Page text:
The dates for the Golden Jubilee had finally been decided – 9 to 15 October 1973. Swami Sivananda had been a doctor in Malaysia. In 1923 he left his lucrative profession and, returning to India, he finally arrived in Rishikesh. In May 1923 he received inspiration and initiation from a divine medium. It is a happy coincidence that on 25 December 1973, his dedicated disciple and the founder of the International Yoga Fellowship Movement and the Bihar School of Yoga, Swami Satyananda Saraswati, will be stepping into the fiftieth year of his life. Thus, the Golden Jubilee Convention will be celebrating the fiftieth anniversary of the sannyasa of the guru as well as the birth of the disciple. The printing and posting of forms, pamphlets and cards started on a war footing.
Delegates for the convention began arriving in Munger at the beginning of October. By 8 October, more than ten thousand devotees, disciples and delegates had already arrived and more were on their way. Swami Shantananda, the Jagadguru of Jyotirmath, was the chief guest of the convention. Maharshi Mehidas, the tantric scholar Sri Surat Chakravarti, Gayatri Devi, Swami Chidananda from Rishikesh, Avadhoot Swami Karunananda, Mata Sevananda, Sri Shuddhananda Bharti, Sri Viragiji, Sri Manuvarya and Dr. Baldev Prasad Mishra from Nandgram also arrived to attend the convention.
Swami Niranjan came from South America with a group of twenty-four devotees. Representatives from twenty countries, yogis, doctors, professors, scientists, artistes and yoga teachers turned up in great numbers for the convention.
The convention began at 5 a.m. on 9 October with a yajna conducted in the ashram. By 8 a.m. the program venue was packed to capacity. The attendants of the Shankaracharya, Swami Shantananda, loudly proclaimed his arrival in the venue. After benedictory vedic chants by his attendants, the Shankaracharya began his opening address. He talked about Swami Sivananda and heaped lavish praise on his life and deeds. He also praised the monumental mission undertaken by Swami Satyananda and gave his best wishes for the success of his endeavours. Thereafter Maharshi Mehidas addressed the gathering. Throughout the day and over the next few days, the assembled saints and mahatmas, including Sri Swamiji, delivered inspiring discourses.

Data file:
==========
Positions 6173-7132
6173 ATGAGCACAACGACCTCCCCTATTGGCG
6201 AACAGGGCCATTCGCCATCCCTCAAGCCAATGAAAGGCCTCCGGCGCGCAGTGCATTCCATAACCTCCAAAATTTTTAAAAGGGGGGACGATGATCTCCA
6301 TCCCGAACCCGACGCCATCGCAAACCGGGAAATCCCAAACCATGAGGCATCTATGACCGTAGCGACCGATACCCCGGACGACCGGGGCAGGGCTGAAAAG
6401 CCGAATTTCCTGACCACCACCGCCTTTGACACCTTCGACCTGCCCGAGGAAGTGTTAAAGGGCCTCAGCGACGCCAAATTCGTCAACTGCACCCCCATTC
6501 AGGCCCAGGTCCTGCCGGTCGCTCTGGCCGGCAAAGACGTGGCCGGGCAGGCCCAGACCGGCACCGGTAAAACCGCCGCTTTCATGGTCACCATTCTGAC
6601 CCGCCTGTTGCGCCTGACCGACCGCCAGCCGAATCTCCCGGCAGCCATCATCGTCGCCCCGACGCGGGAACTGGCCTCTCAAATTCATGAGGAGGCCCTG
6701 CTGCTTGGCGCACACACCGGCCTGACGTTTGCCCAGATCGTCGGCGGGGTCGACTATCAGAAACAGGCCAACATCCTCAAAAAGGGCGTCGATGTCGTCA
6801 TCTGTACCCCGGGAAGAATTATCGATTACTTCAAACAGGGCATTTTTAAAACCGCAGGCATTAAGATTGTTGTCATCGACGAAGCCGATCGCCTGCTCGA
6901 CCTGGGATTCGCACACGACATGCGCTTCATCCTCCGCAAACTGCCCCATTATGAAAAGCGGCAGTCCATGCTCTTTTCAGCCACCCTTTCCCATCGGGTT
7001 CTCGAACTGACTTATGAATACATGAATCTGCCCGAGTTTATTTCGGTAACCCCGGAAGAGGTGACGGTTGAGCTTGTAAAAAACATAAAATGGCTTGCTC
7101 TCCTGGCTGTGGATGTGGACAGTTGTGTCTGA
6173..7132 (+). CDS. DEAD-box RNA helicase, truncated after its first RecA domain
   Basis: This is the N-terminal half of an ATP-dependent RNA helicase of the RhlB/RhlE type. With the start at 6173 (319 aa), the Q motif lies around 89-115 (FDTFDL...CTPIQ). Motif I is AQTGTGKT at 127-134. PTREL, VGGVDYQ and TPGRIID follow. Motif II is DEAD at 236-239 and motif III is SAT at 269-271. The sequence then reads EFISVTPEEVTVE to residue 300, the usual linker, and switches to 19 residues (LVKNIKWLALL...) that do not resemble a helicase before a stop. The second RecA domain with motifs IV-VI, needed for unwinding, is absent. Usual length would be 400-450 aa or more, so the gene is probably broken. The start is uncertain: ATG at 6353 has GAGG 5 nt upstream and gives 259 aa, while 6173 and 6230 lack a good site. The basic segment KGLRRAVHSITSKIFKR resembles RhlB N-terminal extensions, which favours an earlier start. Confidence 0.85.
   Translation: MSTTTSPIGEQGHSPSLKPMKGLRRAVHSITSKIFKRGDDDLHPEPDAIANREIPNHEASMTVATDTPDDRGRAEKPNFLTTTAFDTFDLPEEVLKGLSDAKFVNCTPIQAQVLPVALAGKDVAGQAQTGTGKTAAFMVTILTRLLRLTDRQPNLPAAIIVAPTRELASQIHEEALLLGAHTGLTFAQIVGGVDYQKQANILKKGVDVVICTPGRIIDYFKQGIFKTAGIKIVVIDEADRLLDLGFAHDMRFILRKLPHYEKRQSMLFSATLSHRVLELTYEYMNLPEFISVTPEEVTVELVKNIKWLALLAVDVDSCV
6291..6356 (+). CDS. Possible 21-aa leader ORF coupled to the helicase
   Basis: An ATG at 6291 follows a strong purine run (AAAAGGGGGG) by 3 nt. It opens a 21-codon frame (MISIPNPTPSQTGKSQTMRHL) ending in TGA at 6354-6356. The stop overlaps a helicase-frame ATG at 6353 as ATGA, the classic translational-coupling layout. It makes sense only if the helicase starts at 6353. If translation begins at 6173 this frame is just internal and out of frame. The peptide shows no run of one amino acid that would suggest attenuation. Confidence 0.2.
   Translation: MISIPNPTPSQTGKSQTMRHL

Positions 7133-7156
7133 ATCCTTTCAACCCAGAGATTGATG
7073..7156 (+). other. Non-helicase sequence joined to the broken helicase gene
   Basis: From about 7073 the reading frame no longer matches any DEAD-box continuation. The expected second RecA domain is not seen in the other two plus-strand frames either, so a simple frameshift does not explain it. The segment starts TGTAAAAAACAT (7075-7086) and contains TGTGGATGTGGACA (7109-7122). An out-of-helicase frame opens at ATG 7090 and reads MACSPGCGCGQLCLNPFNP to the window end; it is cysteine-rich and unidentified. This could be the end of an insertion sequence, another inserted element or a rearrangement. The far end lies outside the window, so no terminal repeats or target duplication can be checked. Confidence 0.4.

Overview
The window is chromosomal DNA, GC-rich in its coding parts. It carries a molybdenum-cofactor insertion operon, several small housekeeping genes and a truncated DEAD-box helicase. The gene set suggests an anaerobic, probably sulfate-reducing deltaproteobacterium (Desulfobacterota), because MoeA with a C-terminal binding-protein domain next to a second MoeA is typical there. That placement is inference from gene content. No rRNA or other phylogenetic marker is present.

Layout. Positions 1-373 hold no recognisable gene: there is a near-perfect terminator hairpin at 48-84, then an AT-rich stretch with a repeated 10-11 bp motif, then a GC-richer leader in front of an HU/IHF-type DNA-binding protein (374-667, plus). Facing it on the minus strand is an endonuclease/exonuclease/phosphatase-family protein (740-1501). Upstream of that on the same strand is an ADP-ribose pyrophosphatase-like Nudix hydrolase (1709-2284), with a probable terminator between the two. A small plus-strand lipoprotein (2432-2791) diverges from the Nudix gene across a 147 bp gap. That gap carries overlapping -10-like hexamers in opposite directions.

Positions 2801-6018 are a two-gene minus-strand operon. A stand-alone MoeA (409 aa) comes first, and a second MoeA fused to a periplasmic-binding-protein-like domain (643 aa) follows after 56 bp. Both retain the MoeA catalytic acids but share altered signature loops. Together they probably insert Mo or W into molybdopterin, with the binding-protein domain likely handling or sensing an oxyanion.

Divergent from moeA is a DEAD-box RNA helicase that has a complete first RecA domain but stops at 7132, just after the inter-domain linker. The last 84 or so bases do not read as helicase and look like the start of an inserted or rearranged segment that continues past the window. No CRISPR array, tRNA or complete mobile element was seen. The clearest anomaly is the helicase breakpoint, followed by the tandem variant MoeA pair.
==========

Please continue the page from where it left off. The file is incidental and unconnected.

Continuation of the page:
Bhajans and kirtans would start at the venue at 3 a.m. itself. Meditation and kriya yoga classes were conducted from 4 to 6 a.m.. Thereafter from 8 to 11 a.m., 2 to 4 p.m. and 5 to 7 p.m., the invited dignitaries, including saints, doctors, researchers, educationists and eminent thinkers, gave discourses, demonstrated asanas and conducted discussions on topics useful and relevant to the common man. Sri Swamiji spoke in every session. The stage was always occupied by sages, saints, rishis and maharshis. People sat on the rooftop of the dharmashala and nearby treetops to listen to the wonderful discourses being given in the convention. Despite the massive crowds, the proceedings of the convention, both on and off stage, were conducted impeccably, with great decorum and discipline.
On the evening of the 11th, dark clouds began to gather to have darshan of this assemblage of sages and saints as well. They voiced their approval in deep rumbles and the sprinkling of water all around. The audience grew anxious at the sight of the swirling black mass above, but Sri Swamiji continued his thundering discourse without skipping a beat, "...even the trees, twigs and leaves have come alive in this convention. Everyone must attend these Golden Jubilee celebrations of Gurudev's renunciation of the world. There is no forgiveness for those who don't come. You have to come at all costs..."